Campaign Seeks Relief From Chinese Imports
James A. Morrissey, Washington Correspondent
The United States Association of Importers of Textiles and Apparel (USITA) says textile manufacturers are relying on public relations, not facts, in their effort to curb Chinese imports and the future threat they pose. USITA’s Executive Director, Laura Jones, charges that the textile coalition is “holding press conferences and parading congressmen and governors before the cameras — all smoke and mirrors — and not providing factual evidence that Chinese imports are disrupting markets and displacing American jobs.” She says that instead of seeking “more protection,” US textile manufacturers should be preparing for the day when all textile and apparel quotas will be a thing of the past. At that time, she says, apparel importers and retailers “can finally make their buying decisions like every other industry, focusing solely on which factories can deliver quality goods on time at the right price” instead of wrestling with a complicated system of quotas. She contends the removal of quotas will put “wasted money in the pockets of consumers.”
Even though an apparel import is an apparel import, US textile manufacturers realize some benefits from the special trade agreements such as the North American Free Trade Agreement, the Caribbean Basin pact agreements and bilateral agreements that require apparel imports receiving special tariff and quota concessions to use fabric and yarn made in the participating countries. They see the pacts as a way to compete with Chinese imports.
In their appeals to the government, textile manufacturers and their supporters in Congress contend that competing with China is anything but fair. They say China manipulates its currency to realize as much as a 40-percent price advantage; subsidizes its manufacturers; is a major illegal transshipper; and can price its goods at any level in order to sell them because it has a state-controlled economy.
The initial thrust of the coalition’s efforts was aimed at getting the government to use the so-called safeguard mechanism in the United States/China bilateral agreement to reimpose quotas on imports of dressing gowns, brassieres, knit fabrics, and work gloves, which were decontrolled last year. Imports of those products have enjoyed double-digit growth since quotas were removed. The interagency Committee for the Implementation of Textile Agreements has asked for comments from interested parties to help it determine if the coalition’s petitions for relief are valid.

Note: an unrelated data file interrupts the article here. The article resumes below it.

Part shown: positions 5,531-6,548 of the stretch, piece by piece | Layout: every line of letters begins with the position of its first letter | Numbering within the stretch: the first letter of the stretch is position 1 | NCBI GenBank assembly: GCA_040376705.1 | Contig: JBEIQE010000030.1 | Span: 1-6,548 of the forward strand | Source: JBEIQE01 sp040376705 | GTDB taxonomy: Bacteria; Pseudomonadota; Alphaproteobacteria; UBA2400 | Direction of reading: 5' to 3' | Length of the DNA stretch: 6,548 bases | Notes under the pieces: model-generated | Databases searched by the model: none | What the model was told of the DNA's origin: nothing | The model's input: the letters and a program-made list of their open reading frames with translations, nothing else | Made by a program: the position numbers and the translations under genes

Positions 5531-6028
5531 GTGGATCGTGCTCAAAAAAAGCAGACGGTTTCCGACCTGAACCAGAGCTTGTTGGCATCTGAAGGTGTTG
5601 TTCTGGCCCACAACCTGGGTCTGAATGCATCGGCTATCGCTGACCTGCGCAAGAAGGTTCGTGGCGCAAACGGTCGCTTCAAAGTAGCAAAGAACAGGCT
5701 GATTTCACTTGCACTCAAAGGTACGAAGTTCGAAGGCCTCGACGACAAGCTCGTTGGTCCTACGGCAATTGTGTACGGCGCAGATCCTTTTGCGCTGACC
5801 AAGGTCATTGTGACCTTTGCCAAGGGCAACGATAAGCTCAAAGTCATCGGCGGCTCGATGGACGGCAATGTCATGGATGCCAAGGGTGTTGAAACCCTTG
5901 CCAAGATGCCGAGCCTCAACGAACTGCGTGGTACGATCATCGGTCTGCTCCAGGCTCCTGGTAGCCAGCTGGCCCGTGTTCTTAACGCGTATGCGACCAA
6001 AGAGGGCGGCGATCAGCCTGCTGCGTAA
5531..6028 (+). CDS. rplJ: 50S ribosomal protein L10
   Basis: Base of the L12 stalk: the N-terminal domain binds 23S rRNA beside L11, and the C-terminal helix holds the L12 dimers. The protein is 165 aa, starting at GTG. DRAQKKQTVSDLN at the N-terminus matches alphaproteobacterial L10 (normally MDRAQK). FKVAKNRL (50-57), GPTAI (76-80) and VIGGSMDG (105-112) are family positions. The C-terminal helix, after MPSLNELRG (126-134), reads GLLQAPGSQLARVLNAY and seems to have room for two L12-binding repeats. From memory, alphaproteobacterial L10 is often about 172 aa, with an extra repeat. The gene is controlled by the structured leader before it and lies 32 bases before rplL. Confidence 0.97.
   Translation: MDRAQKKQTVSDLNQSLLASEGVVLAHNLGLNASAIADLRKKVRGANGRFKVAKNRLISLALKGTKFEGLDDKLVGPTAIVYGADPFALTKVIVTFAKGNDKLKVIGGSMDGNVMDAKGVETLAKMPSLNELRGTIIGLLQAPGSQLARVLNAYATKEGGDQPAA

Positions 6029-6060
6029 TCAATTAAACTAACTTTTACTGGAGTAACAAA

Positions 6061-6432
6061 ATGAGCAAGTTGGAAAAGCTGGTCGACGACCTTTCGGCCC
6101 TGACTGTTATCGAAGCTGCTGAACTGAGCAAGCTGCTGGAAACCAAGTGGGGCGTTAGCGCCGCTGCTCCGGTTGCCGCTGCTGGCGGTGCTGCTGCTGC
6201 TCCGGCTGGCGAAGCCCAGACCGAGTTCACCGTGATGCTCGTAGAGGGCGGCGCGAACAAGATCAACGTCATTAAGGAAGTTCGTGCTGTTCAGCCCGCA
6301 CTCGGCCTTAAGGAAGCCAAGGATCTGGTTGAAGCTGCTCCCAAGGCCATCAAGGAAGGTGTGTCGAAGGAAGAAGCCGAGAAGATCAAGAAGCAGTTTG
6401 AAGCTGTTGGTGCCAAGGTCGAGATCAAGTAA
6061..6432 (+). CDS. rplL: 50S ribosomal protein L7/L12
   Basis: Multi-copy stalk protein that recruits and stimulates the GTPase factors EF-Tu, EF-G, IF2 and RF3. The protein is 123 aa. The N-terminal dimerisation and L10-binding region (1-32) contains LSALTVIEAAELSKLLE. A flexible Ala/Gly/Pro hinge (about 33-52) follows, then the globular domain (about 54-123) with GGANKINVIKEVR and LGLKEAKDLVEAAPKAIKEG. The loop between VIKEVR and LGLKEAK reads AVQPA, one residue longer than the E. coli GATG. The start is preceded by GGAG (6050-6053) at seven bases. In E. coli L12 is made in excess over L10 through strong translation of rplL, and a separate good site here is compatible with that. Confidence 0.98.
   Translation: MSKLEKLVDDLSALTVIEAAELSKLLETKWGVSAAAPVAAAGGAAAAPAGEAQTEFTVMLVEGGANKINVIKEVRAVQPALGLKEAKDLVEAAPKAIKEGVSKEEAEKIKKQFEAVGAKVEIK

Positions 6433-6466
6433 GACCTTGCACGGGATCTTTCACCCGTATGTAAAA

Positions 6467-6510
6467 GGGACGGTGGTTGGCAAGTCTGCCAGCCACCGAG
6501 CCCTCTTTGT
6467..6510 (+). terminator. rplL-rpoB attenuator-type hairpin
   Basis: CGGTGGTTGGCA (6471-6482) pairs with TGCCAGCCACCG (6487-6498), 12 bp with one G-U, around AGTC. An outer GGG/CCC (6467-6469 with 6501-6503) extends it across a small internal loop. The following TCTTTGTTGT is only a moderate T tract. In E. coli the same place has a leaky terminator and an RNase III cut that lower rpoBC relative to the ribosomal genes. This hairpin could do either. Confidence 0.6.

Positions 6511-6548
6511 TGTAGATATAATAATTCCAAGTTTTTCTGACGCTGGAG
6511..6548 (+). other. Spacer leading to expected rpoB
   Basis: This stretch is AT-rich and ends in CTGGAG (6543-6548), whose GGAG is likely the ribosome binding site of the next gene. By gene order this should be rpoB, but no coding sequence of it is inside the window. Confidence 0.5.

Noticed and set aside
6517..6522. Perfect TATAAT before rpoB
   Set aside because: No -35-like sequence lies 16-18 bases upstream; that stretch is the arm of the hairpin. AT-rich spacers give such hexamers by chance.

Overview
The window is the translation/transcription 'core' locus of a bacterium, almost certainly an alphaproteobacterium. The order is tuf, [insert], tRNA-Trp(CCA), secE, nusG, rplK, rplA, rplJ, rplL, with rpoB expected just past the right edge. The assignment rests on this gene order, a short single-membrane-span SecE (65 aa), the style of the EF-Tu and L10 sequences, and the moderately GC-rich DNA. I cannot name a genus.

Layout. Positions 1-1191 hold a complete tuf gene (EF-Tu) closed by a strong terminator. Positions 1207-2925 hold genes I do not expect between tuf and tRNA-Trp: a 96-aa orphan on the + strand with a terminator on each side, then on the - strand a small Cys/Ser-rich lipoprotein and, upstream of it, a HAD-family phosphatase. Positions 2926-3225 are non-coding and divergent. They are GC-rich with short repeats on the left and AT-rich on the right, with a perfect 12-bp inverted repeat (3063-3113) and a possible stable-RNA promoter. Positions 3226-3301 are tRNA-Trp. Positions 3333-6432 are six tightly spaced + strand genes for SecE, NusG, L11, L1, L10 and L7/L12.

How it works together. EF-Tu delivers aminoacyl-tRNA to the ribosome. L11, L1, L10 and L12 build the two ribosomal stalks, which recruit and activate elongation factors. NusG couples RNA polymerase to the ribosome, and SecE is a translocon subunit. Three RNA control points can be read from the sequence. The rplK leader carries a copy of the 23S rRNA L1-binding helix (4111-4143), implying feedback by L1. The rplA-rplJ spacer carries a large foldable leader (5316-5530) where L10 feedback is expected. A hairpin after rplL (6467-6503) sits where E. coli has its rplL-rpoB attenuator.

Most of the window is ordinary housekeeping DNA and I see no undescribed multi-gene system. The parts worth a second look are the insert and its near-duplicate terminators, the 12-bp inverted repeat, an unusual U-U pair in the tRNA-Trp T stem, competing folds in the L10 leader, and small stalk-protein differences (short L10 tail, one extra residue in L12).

Textile Coalition Will Target 2004 Election Campaigns
Leaders of the textile trade coalition, recently joined by the Union of Needletrades, Industrial and Textile Employees (UNITE), have made it clear they are going to do everything they can to make textile trade an issue in next year’s presidential and congressional election campaigns. In a series of meetings in the South and New York City, leaders of the coalition mobilized textile company executives for what they say will be a major grass roots campaign to call attention to the plight of the US industry and the need for government help.
The campaign will include voter registration drives to ensure that voters in textile communities will have an impact on the upcoming elections.
In addition, the coalition hopes to spark e-mail and letter-writing campaigns to Congress and the White House, underscoring the threat of textile trade with China. While the coalition does not plan to target any particular candidates, it will support those candidates who understand the textile trade issue and demonstrate a willingness to do something about it.
Although they have no particular candidates in mind at this time, there are some textile-area congressional seats that will receive special attention. The retirement of six-term Sen. Fritz Hollings (D-S.C.), a long-time supporter of the textile industry and its workers, will focus special attention on the campaign in South Carolina. National Republican election officials would love to see that seat swing into their camp. The contest for the seat of retiring Sen. Zell Miller (D-Ga.) will likely see the Bush administration’s textile trade policies on trial. Some of the other congressional seats in the textile belt could be heavily contested on the basis of the textile trade issue.
Although President Bush swept the South in his 2004 election, the heavy loss of textile jobs since he took office could become a major problem for him. Some textile industry leaders and their lobbyists have indicated the South may not be all that solid if Bush does not come through on his commitments to protect the interests of the textile industry (See “Coalition Seeks To Save Textile Jobs,” www.TextileWorld.com, September 2003).
During a series of textile coalition-sponsored news conferences, textile company and union officials were outspoken in their warnings to the Bush administration. Bruce Raynor, president of the 250,000-member UNITE, said, “It is unacceptable for countries like China that don’t respect basic human rights or environmental standards to flood our market, destroy entire industries and put hundreds of thousands of men and women out of work.”
Bruce Raynor, president of UNITE
Roger Chastain, CEO of Mount Vernon Mills, said, “I think the Bush administration can forget that the Solid South is solid any more, and he is running the risk of losing the next election.”
And Auggie Tantillo, Washington coordinator for the American Manufacturing Trade Action Coalition, said, “Democrat or Republican …, we don’t care, the textile trade issue has to be the centerpiece of the discussions as we go into the election cycle.”